written by Nelle
Poignant memories of my father filter through my memory, dancing and elusive, I almost capture them but then they slip away, eluding my grasp, fading and returning to the past. So time has dimmed my earlier recollections of dad but not so much my mother.
Life goes by so quickly that it’s good to stand still and let the memories catch up; memories that hold our thoughts long forgotten. I remember our home being filled with music, all sorts of music, my mother’s music, sing-along’s around the piano, my brother’s cowboy records and later me playing rock and roll, I know now why mother used to say ‘ turn that infernal noise down’ (my mother was a classical music student) many hours whiled away reading books; endless hours of me murdering the piano -I did get better when I got over my petulance and resentment – I preferred to sing or practice my ballet steps when i wasn’t doing chores.
I was always a homebody, my family were everything to me as is so today but mother was the lynch pin of our family- the glue that bound us together. It was she who made sure we were in church every Sunday, allowing our faith to grow and knowing we needed a strong back-up when trouble knocked on our door; as it has been proven so many times for me, over the years.
I was always a’ bush baby, I could never survive in the city. The love of the bush has never left me; it always gives me a sense of belonging and truly is my heartbeat and the place where I find peace and where I can recharge my batteries. Our backyard was a place where you could lie and watch the clouds floating by and dream of castles in the sky; the joy of a fine, sunny day which made you glad to be alive, early evening following the drumbeats of the crickets, finding glow worms amongst the logs and trees which always fascinated me, the cooling breeze on a hot summer’s night whispering in the trees and brushing your skin making it feel cool, the beauty of a sunset and the kiss of moonlight that makes the day seem endless.
Tracking down and catching a cicada, and on one occasion taking it in to mother, who told me quite severely to return it to where I found it. I couldn’t understand why she was upset and it wasn’t until I was older I found out. I wasn’t present, when my younger brother was laid to rest and the cicadas screeched in the trees around the cemetery, relentlessly. The sound of these insects haunted my mother for the rest of her life. How naive we are when we are young, tragedy has not yet touched us and brought storm clouds to our horizon, those tears await us in our future.
My mother laughed again of course, and that made me happy but as I grew older I recognized the signs of her pain, when she became quiet and reflective as each anniversary came around; hopefully, I was a comfort to her. Her pain never seemed to lessen and she never reconciled to the loss of her son. I haven’t mentioned dad here, as he, too, must have been hurting but as usual with him, stiff upper lip and so the grief that he must have been feeling was overlooked and contained within, a thought now which distresses me greatly, because he needed a hug too.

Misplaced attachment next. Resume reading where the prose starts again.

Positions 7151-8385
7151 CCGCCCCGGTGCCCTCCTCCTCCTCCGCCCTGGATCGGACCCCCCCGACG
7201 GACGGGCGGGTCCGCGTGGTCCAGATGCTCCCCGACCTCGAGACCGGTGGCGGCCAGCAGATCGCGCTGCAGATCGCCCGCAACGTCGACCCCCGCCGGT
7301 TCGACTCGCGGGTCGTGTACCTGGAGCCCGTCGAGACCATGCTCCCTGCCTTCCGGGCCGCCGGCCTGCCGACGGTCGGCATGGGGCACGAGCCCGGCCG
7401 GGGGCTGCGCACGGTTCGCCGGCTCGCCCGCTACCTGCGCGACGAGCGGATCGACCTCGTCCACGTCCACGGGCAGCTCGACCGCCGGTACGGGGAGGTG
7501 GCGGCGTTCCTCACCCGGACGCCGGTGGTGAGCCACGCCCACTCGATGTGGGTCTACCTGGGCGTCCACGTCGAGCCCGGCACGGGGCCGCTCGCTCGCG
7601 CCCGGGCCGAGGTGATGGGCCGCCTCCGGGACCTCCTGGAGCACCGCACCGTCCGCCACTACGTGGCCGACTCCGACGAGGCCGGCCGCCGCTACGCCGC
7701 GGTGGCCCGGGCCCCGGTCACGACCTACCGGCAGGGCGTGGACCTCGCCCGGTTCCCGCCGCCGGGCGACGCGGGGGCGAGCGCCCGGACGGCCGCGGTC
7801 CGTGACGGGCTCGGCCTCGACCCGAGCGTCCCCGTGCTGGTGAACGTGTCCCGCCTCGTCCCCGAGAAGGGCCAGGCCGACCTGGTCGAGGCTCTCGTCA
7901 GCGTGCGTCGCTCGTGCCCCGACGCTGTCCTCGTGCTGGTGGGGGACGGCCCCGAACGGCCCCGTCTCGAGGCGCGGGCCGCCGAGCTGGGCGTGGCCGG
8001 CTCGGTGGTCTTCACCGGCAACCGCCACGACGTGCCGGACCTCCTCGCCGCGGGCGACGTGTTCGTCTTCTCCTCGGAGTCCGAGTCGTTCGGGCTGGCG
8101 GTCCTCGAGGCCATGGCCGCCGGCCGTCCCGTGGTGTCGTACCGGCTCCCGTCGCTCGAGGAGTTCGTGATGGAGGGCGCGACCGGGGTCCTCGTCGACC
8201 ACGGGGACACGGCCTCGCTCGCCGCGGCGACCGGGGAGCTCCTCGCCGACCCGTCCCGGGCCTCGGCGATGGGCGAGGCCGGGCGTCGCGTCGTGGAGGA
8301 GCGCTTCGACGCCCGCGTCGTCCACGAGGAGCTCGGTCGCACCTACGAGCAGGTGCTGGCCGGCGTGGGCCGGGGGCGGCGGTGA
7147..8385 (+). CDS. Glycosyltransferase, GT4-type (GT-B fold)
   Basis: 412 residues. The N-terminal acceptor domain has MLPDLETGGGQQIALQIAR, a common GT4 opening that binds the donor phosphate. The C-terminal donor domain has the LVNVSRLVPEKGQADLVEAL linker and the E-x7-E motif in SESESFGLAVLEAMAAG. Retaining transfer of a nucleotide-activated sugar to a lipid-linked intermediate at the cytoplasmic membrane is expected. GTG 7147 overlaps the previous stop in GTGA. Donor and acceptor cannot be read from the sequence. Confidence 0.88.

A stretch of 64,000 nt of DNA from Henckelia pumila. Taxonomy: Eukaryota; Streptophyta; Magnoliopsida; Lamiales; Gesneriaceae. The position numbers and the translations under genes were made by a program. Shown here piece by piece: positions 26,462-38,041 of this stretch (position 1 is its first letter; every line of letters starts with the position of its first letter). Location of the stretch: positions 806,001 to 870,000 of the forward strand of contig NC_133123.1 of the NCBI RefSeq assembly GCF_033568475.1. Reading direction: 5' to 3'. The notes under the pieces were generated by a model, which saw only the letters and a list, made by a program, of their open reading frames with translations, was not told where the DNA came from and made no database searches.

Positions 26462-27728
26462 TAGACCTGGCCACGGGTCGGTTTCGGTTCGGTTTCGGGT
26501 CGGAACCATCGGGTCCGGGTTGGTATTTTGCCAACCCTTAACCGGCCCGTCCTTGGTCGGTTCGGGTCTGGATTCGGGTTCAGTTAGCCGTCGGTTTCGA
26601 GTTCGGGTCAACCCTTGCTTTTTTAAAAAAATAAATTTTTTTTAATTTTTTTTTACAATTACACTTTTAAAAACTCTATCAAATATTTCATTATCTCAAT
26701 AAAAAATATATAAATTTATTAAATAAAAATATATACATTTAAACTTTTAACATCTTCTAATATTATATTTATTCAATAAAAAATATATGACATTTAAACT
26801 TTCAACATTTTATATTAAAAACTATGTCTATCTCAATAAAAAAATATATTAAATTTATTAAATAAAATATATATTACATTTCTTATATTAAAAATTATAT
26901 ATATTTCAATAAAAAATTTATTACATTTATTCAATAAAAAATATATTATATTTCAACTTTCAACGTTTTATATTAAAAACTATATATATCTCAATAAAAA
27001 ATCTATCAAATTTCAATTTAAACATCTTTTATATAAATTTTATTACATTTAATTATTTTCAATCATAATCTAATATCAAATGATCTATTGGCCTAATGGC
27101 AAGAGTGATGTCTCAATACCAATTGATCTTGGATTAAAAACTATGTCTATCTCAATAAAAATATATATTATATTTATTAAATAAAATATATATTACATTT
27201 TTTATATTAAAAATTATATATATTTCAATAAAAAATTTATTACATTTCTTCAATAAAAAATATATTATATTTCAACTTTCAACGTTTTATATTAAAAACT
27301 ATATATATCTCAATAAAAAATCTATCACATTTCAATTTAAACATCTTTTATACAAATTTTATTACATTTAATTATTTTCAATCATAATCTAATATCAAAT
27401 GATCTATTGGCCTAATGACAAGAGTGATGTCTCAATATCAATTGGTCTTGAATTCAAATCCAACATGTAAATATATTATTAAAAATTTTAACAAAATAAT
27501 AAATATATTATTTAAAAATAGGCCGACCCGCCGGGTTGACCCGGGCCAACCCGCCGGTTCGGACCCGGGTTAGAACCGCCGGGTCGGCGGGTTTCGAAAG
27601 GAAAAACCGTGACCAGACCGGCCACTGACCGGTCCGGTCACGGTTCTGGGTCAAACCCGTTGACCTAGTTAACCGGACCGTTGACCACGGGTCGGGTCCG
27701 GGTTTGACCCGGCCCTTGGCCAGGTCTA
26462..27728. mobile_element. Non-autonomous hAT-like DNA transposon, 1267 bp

From the perspective of today’s secular world, we had a deprived childhood but what we lacked in material possessions, we gained in better ways. We were rich in love, laughter, a close family unit and reared within the infrastructure and guidelines of Christianity (this factor alone has helped and guided me in my actions as my faith is an intrinsic part of me and supports me at all times); also from my parents I received the many tools I needed to chart a course for my life and which has stood the test of time. So history is repeating itself, what I was taught I have passed onto my children and they in turn, to theirs. If I am indicating to the reader that we may be paragons of virtue far from it, as we, in our wisdom and mistaken in our beliefs that we knew it all, went merrily on our way but almost immediately our mistake was realized and with the advice of those who knew better, still ringing in our ears, moved back to safer waters. The mistakes we made and the way we dealt with them, shaped and defined our character, making us into the people we are today.
Good times, sad and happy times, tears and laughter, all blending together and woven into the tapestry of our lives, allowing us to look back down the years and remember with love those who have gone before and appreciating those who still are with us. As quoted in Ecclesiastes: A time to cry and a time to laugh; a time to grieve and a time to dance.
In later years my mother would tell me ‘you are the light of our lives’ and again,’ a blessing in our old age and a great comfort’. These are thoughts I hold onto and which bring me comfort in the sad times. Not that they didn’t love their sons, they did, but a girl holds a different and a special place in her parents’ hearts. As the years flow so quickly by I miss them and their loving arms every day. How wonderful it would be to phone them and say ‘it’s me’ and the answer coming back ‘hello, darling-love’.